Bond in Review: Goldfinger Part II

Bond and Jill canoodle a bit, but Bond goes to get some cold champagne, taking the oppurtunity to surprisingly diss the Beatles at the same time.

“My dear girl, there are some things that just aren’t done, such as drinking Dom Perignon ’53 above the temperature of 38 degrees Fahrenheit. That’s just as bad as listening to the Beatles without earmuffs”

I wonder what Paul McCartney, who would later record the theme to Live and Let Die, might’ve thought of that line 🙂

Here we have Oddjob make his first appearance, as a karate-chopping hand which knocks Bond out, and an ominous shadow, as well as a chilling motif.


When Bond comes to, he’s horrified to discover Jill covered entirely in gold paint-and dead, in one of the most iconic shots in the series (and one that’s partially covered by a strategically placed pillow in the shot). Bond is actually quite shaken by this; and calls Felix (Felix assumes Dink is the victim-nope, although Dink did get some golden paint in the opening titles as I stated). Despite the horror of the scene, I found it kind of funny how he describes her, like he’s saying his “Bond, James Bond” catchphrase: “Master…Jill Masterson…and she’s covered in paint. Gold paint.”

Bond’s recalled to London, and he’s quite upset still. Usually Bond kind of either forgets about the dead Bond girls rather quickly it seems (except for Tracy and Vesper, something that haunts him several films down the line). He’s not terribly torn up about Plenty O’Toole or Corrine for instance in later films (and he doesn’t really care much for the ‘bad’ ones either, like Fiona Vulpe; although Elektra kind of upset him a bit). He almost seems on the verge of a personal vendetta, but M tells him to keep in line, and treat his assignment coldly and professionally, which he didn’t exactly do in Miami by stealing Goldfinger’s girlfriend instead of simply observing him.


Bond’s assignment-after the customary flirting with Moneypenny-switches to now investigating Goldfinger on suspicion of Gold smuggling, (they can’t quite get him for Jill’s murder-he not only fled Miami to go to Europe but it seems Bond could’ve been arrested for that if not for “The grace of God and Your friend Leiter”.”)

Meeting with M again the bank of England, Bond gets a bit of a lecture on gold-although he gives a short lesson of his own on “rather…disappointing Brandy” prompting a scolding from M. Bond’s given some old Nazi gold to tempt Goldfinger, in an attempt to meet him socially-for a game of golf.


But before that, Bond heads down to Q’s lab, where we see the very first real “gadget” scene, as we watch various gadgets being tested, and the beginning of the friendly banter between 007 and his quartermaster, as well as Bond messing around with some of the gadgets. Although it’s not as crazy as some of the later lab scenes, such as those seen in the Moore (spiked umbrellas!), Dalton (Ghetto blasters!) and Brosnan films (bagpipes), we do get to see a few background gadgets such as a lightweight bulletproof vest. For Bond, he gets a set of tracking devices-and most notably, the Aston Martin DB5.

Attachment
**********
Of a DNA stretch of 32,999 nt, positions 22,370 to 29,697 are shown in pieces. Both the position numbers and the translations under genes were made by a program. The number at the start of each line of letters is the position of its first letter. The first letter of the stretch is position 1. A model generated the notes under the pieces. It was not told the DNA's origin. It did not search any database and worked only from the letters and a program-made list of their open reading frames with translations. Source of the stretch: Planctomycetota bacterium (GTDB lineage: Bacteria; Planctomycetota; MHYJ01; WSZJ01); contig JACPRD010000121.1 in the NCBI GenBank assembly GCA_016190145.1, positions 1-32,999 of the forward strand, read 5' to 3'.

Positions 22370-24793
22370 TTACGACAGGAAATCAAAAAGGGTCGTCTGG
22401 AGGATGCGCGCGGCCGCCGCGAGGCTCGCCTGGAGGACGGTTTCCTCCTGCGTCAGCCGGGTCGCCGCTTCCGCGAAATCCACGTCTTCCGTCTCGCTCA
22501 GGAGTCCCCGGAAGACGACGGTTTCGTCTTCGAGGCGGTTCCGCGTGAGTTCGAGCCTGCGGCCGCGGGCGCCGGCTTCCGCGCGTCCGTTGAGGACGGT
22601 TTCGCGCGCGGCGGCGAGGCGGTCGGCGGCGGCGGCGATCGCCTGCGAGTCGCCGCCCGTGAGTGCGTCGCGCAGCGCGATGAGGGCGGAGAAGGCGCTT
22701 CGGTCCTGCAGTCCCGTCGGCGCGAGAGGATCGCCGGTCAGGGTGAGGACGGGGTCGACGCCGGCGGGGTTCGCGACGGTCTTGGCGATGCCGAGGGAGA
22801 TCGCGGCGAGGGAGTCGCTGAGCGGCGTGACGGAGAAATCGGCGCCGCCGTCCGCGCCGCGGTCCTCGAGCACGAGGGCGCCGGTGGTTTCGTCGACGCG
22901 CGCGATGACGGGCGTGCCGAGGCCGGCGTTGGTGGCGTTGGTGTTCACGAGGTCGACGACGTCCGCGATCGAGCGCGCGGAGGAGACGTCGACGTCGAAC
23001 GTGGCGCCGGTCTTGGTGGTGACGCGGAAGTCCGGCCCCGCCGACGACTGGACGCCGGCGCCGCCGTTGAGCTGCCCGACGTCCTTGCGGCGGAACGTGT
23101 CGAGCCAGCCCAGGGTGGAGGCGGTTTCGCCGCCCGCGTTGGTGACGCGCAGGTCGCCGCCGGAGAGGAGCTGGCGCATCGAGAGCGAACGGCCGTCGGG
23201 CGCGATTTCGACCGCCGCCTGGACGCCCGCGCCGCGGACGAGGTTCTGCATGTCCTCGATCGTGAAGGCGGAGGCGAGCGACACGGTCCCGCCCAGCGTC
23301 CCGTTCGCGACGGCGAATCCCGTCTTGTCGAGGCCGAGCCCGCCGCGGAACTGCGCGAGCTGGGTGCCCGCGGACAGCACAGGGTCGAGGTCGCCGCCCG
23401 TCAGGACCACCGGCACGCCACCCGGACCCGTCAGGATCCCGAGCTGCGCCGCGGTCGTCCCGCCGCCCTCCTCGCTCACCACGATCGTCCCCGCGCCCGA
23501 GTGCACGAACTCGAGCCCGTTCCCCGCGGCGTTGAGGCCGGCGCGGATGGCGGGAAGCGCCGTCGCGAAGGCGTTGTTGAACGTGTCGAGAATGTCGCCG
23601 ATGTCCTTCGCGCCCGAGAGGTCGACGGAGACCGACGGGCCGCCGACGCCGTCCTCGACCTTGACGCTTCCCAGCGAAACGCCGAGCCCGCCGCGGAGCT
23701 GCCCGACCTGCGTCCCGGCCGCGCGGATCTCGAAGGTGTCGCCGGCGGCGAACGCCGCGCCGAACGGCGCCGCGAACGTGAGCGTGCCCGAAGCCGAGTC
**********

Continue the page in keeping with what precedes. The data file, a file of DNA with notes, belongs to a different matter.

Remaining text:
This is of course THE car that would inspire later Bond cars with “optional extras”-including several future Aston Martins such as the Volante, the DB10, The Vanquish/”Vanish” etc.

It of course has revolving number plates, A radar map on the dashboard, controls on the arm rest which control wheel tire slashers, smoke and oil in the back along with a bulletproof shield, and front headlight machine guns (That we’ll see again in SKYFALL). And of course, the ejector seat which Bond thinks is a joke….but Q, offended, states the immortal line: “I never joke about my work, 007!”. Although it’s only really used once again in the series-in “Die Another Day” by his successor, John Cleese; “Now pay attention, 007” is used far more often.


I never joke about my work, 007 - Desmond Llewellyn as Q in Goldfinger

Bond’s next port of call is a golf course, where Bond and Goldfinger meet in the flesh, with Bond offering to play against him for the gold (Bond’ real goal however is to put a tracking device in Goldfinger’s car to tail him to his factory). Here, we’re also introduced to Oddjob again, as his henchman-and Caddy.

Bond and his caddy soon realize that Goldfinger is once again cheating, by having Oddjob plant false golf balls on the field to make it look like he’s winning. Although short on non-sports action, it’s not a boring scene and there’s a lot of wit on it, and it demonstrates Goldfinger’s not only a serial cheater but Bond’s cleverness and intelligence.

Reportedly Sean liked doing this so much he took up golfing and became a major player of the sport, as he stated in his memoirs:

I never had a hankering to play golf, despite growing up in Scotland just down the road from Bruntsfield Links, which is one of the oldest golf courses in the world. It wasn’t until I was taught enough golf to look as though I could outwit the accomplished golfer Gert Frobe in Goldfinger that I got the bug. I began to take lessons on a course near Pinewood film studios and was immediately hooked on the game. Soon it would nearly take over my life.


Bond’s cleverness causes Goldfinger to lose the game, and he’s not amused. He says that they both know about each other from Miami; and he wants 007 to back off-by having Oddjob demonstrate his steel-rimmed hat throwing skills.


Which decapitates one of the club’s statues (But it’s no skin off Goldfinger’s back as he owns this club anyway).


…and in case that wasn’t clear, Oddjob also smashes the decoy golf ball Bond returns to him.


Oddjob’s pretty much creates the archetype of a “strong but silent”, and almost indestructible Bond henchman, something that would later inspire Jaws and Hinx in particular.

Next: “Do you expect me to talk?” “No mr. Bond! I expect you to die!”


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